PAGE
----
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by Rebecca H. Jamison
Walking toward the red brick building, I held onto Grace, my fifteen-year-old sister. It was probably a mistake to bring her, but leaving her at home with our sister Maren would’ve been like leaving her alone. As I pulled the heavy glass door open and stepped into a room that smelled like vanilla pudding mix, my salivary glands kicked into overdrive. It’d been a while since I’d had real food, but I wasn’t about to drool like one of Pavlov’s dogs over vanilla pudding mix, was I?
In the center of the convenience-store-sized room were five aisles filled with non-perishables. Grace pulled her hand out of my grasp and rushed toward the center aisle. “Where’s the Pop-Tarts?”
I followed, reaching for her hand. “I don’t think they have Pop-Tarts here,” I said, feeling the heat rise into my face. The clerk at the front of the store had probably already judged us as the type of people who ate junky breakfast products.
Grace scanned the cans. “I want chocolate Pop-Tarts.”
The clerk walked to the back room, darting a glance our way, a glance that said she knew our secret—that Grace wasn’t a normal fifteen-year-old girl. Sure, she looked normal with her trendy jeans, striped top, and hoop earrings. That was part of Mom’s plan to help her fit in. But there was always that moment of truth when people realized there was something different. It was best that way. Otherwise, she came across as rude.
Ms. Shreditor's Comments
I am a sucker for novels that open with a really succinct, really provocative first sentence. “There’s a skill set to being poor.” Seven words, no waste. Right away, we know that our narrator is poor with a strong set of survival instincts. The ensuing sentences offer us a glimpse of those survival skills at work—i.e., the duct-taped shoes and the need to obtain food without paying.
The setting is a bit unclear to me. There’s plenty of sensory imagery: the red brick, the smell of vanilla pudding, the heavy glass door. We know that this is a store-like setting wherein the narrator must somehow obtain food without paying. However, we’re not entirely clear on where she is. We know it’s a brick building roughly the size of a convenience store, but what kind of establishment is it exactly? Will the narrator be stealing to feed his or her family?
I liked the reference to Pavlov’s dogs. This unconditioned response drives home just how deeply hunger has affected these characters’ lives.
I find the character of Grace to be intriguing; however, I can’t deduce much about her condition from what we’re given. The narrator seems protective of her in a way that suggests she might harbor some sort of vulnerability. We know from the text itself that she is not a “normal fifteen-year-old girl,” a truth we see through the clerk’s objective eyes. This leaves the reader wondering whether she has some sort of psychological or developmental issue. The wondering isn’t a bad thing; the reader will pursue the answer past the first page. That’s the kind of momentum you want to build from the outset.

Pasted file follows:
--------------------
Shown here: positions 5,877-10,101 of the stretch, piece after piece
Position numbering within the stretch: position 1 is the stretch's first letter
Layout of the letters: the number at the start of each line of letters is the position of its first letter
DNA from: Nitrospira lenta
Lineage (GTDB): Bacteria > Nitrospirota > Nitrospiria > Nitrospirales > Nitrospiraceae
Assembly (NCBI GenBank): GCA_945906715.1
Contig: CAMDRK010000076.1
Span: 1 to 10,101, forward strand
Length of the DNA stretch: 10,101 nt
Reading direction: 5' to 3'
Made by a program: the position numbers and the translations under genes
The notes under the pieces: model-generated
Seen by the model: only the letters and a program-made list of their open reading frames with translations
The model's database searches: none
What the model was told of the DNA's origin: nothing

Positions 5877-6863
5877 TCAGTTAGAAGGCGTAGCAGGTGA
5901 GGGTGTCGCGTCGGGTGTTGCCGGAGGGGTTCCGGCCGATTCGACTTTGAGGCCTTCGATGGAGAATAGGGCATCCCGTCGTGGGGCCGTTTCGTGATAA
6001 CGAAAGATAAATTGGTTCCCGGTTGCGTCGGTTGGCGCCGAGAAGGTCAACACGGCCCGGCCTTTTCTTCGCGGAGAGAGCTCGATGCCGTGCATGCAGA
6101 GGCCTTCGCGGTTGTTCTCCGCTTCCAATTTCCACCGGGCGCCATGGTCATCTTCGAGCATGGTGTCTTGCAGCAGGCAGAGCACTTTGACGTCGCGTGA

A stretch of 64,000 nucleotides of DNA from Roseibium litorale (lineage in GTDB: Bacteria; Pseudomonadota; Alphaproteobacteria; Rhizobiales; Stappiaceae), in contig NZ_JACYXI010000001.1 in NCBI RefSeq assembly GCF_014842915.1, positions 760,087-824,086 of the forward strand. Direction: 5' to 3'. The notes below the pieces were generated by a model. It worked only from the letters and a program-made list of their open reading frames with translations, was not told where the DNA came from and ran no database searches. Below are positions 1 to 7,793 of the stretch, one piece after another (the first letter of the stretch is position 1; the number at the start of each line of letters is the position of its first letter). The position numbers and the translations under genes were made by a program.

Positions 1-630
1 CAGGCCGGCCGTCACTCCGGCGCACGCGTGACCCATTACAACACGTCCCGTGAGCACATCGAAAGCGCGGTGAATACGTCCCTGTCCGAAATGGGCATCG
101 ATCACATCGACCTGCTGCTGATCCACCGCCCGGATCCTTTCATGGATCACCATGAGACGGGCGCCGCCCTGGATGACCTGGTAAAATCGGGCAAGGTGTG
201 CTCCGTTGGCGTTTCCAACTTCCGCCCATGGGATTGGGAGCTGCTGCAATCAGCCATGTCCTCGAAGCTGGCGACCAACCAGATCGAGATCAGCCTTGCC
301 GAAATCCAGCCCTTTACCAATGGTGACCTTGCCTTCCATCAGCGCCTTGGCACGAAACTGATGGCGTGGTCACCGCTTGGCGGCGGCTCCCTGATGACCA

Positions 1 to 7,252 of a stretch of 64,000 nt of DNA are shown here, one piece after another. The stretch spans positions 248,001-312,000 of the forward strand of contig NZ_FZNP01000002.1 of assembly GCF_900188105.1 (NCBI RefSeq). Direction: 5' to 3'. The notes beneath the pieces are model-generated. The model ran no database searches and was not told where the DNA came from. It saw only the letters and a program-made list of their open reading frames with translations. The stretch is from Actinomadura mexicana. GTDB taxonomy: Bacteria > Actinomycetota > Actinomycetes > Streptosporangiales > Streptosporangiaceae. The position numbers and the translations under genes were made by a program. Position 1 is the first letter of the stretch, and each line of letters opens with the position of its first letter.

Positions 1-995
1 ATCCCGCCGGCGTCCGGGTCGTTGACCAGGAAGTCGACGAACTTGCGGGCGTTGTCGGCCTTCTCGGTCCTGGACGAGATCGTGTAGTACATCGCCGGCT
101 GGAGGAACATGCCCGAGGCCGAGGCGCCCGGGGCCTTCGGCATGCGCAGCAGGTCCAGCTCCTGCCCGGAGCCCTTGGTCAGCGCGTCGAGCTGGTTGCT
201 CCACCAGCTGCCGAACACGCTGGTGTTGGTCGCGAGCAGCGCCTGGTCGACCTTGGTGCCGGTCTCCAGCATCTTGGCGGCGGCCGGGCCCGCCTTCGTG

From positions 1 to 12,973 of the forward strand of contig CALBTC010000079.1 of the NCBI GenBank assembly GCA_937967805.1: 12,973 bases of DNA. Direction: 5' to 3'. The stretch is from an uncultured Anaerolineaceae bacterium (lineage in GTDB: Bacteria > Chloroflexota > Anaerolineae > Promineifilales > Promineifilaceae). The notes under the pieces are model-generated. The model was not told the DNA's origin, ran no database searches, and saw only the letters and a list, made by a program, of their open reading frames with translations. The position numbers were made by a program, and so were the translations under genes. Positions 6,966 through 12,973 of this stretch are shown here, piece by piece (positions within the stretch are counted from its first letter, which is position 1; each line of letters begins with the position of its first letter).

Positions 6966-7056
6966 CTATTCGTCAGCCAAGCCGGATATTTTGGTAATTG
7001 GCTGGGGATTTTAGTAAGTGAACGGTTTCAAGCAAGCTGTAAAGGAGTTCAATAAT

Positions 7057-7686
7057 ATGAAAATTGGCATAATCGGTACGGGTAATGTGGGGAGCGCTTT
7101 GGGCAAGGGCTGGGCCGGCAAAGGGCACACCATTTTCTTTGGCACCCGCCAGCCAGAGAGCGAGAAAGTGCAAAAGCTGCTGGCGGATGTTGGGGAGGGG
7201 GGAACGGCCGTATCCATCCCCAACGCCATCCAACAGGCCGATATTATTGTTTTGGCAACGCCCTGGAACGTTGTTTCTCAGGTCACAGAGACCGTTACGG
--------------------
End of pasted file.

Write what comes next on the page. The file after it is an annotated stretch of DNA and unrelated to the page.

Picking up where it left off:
One thing struck me as contradictory: If these people are so poor that they live in a constant state of hunger, how does Grace have a trendy wardrobe? If the mother is so concerned about her children blending in, why would she allow another of her children to go out in public with duct-taped shoes?
Getting down to mechanics: This story presents a fantastic opportunity to explore the en dash (–). For those of you unfamiliar with the term, this dash is longer than a hyphen (-) but shorter than an em dash (—). We use this character when we want to, among other things, create compound adjectives or separate values in a range. In the third paragraph, we see a compound adjective, “convenience-store-sized,” modifying “room.” In an instance like this, when the item of comparison (i.e., convenience store) wouldn’t otherwise contain a hyphen, we use an en dash to create the compound. Thus, it becomes “convenience store–sized.” (Note: Many style guides, including the one I use at work, drop the “d” from the end of “size” when it’s used as an adjective.) Some other examples: Civil War–era coins, pages 15–30, Academy Award–winning director Ron Howard, etc.
Overall, I enjoyed this first page. The writing is quite good with very few errors. The only thing missing for me is more defining details about the narrator. Is this person male or female? Is he/she younger or older than the fifteen-year-old Grace? If this is truly the narrator’s story and not Grace’s, perhaps reveal more about him/her before introducing Grace. Because her character is portrayed so vividly, she steals the spotlight from the protagonist in the most crucial part of the book. She may be an important piece of the plot, but make sure that it’s your narrator who is driving it.